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Three Apps That Might Actually Prevent Sexual Assault Three Apps That Might Actually Prevent Sexual Assault

Three Apps That Might Actually Prevent Sexual Assault

by Amanda Hess
November 5, 2011


Not getting raped? Actually, there's not an app for that.

The Department of Health and Human Services this week released two new "Apps Against Abuse" targeted at preventing sexual assault and intimate partner violence among women age 16 to 24. "The Circle of Six" allows women to quickly access friends or emergency contacts within two clicks, then text out pre-programmed calls for help if they're in trouble. With "On Watch," a woman can set a countdown timer that will transmit her GPS location to a friend if "activities don’t go according to plan." 

Both applications presume that rape could be prevented if only a victim could reach her iPhone just in time. Actually, the stigma surrounding rape is so strong that most victims don't even pick up the phone to report the crime after the fact. Most rapes are committed by friends, boyfriends, relatives, and social contacts of the victim—the kinds of people she might program into her emergency contact list. We can't stop rape and domestic abuse by GPS tracking a woman's every move—that will require a social roadmap targeted at actually preventing rapists from raping. Here are three smartphone applications that would place the responsibility back on rapists, not victims:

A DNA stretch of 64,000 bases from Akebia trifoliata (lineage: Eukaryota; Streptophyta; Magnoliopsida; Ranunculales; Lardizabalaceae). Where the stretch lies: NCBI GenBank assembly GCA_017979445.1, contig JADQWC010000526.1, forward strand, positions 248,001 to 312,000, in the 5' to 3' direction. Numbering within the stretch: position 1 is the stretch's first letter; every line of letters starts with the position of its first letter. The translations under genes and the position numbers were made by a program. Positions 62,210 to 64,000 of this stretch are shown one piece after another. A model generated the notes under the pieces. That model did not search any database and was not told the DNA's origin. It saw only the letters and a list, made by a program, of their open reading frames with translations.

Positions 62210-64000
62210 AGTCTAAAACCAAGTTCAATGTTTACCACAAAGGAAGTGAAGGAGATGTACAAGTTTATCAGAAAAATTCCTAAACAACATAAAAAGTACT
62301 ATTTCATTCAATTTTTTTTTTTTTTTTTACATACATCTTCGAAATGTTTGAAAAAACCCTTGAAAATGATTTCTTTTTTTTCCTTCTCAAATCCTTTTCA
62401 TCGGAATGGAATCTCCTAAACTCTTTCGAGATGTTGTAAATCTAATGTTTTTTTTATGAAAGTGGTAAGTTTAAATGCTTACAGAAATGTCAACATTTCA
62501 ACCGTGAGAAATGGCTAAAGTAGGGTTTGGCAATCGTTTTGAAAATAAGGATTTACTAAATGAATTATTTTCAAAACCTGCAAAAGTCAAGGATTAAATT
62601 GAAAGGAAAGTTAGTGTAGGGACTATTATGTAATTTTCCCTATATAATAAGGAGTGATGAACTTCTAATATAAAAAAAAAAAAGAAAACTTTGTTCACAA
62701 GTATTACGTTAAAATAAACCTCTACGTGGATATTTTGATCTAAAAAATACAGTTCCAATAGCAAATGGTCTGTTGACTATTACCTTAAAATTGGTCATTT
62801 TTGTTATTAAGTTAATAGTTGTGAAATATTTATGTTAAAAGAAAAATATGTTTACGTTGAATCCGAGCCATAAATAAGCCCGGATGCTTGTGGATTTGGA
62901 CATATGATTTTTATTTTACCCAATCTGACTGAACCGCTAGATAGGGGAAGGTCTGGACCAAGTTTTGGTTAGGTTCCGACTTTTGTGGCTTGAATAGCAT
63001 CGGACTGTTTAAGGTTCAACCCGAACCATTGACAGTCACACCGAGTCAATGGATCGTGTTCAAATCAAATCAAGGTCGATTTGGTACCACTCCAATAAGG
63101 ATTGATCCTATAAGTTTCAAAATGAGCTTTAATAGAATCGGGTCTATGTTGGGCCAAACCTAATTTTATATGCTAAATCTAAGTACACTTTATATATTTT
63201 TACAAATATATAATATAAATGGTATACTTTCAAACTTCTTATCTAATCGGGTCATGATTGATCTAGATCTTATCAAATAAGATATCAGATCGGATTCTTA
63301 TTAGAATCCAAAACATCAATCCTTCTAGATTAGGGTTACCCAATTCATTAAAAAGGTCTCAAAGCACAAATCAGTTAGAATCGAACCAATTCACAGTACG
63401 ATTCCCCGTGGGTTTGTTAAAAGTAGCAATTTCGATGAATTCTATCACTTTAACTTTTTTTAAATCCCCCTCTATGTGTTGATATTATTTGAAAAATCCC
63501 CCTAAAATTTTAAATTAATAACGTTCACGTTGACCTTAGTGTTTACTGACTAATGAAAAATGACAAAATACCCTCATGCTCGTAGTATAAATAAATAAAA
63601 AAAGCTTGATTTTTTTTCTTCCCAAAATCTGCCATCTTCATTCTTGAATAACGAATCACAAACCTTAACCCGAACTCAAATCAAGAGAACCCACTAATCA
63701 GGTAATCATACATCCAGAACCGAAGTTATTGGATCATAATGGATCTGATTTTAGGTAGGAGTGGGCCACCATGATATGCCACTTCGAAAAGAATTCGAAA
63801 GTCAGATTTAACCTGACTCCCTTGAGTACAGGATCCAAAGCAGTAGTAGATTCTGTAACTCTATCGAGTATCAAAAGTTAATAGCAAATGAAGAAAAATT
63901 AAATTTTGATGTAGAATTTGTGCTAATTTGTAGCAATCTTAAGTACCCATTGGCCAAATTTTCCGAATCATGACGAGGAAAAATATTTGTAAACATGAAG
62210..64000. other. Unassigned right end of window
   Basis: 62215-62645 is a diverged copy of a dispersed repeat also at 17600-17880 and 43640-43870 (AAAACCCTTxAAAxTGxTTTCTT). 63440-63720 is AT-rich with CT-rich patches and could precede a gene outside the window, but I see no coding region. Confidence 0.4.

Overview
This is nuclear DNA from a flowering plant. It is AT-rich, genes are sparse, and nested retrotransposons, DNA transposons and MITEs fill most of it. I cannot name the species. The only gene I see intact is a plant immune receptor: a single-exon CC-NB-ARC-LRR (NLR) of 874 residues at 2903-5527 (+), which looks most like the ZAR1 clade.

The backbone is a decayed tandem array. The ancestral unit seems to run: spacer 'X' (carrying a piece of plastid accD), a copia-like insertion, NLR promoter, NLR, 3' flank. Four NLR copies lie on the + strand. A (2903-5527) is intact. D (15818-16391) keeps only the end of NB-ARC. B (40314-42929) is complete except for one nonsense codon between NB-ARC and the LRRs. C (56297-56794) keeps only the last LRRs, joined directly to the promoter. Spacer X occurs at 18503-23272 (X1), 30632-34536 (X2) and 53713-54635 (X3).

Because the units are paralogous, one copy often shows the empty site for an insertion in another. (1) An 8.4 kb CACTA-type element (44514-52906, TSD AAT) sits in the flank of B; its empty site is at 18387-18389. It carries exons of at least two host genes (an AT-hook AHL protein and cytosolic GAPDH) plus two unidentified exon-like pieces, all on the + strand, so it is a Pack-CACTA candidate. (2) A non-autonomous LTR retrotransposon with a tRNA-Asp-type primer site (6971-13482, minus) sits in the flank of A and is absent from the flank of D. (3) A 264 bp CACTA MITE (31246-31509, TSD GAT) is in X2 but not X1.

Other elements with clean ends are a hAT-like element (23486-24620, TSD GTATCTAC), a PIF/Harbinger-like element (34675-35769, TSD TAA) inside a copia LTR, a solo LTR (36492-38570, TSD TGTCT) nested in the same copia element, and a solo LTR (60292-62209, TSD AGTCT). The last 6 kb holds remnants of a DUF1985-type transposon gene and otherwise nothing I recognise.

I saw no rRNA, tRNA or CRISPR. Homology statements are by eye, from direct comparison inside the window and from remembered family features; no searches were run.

"Not cool, bro."
Download this app and receive a text alert every time one of your bros says something rapey. Through voice-recognition software, the application recognizes phrases like "She was asking for it" and "It's not rape if she's sleeping," then points you to defriend the offending bro on Facebook in just two clicks. Can also be programmed to recognize a male or female friend apologizing for rape ("She shouldn't have worn that skirt"; "She shouldn't have gotten so drunk").

"She wants to do me."
This interactive consent checklist informs the user whether he is preparing to engage in consensual sex. Answer a series of questions—Is she awake? Is she sober? Did she verbally indicate that she wants to have sex with you, right now, in that particular position?—before proceeding. Breathalyzer add-on sold separately.

"Is she asking for it?"
Page through a gallery of women's outfits—miniskirt and high heels; flannel pajamas; pantsuit; Best Buy Geek Squad polo shirt. Then, determine which ensemble indicates that a woman is asking to be raped. Choose carefully! Every time you determine that she's "Asking for it," your GPS location will be transmitted to an interactive map tracking potential rapists.

Photo via (cc) Flickr user Andrew Stawarz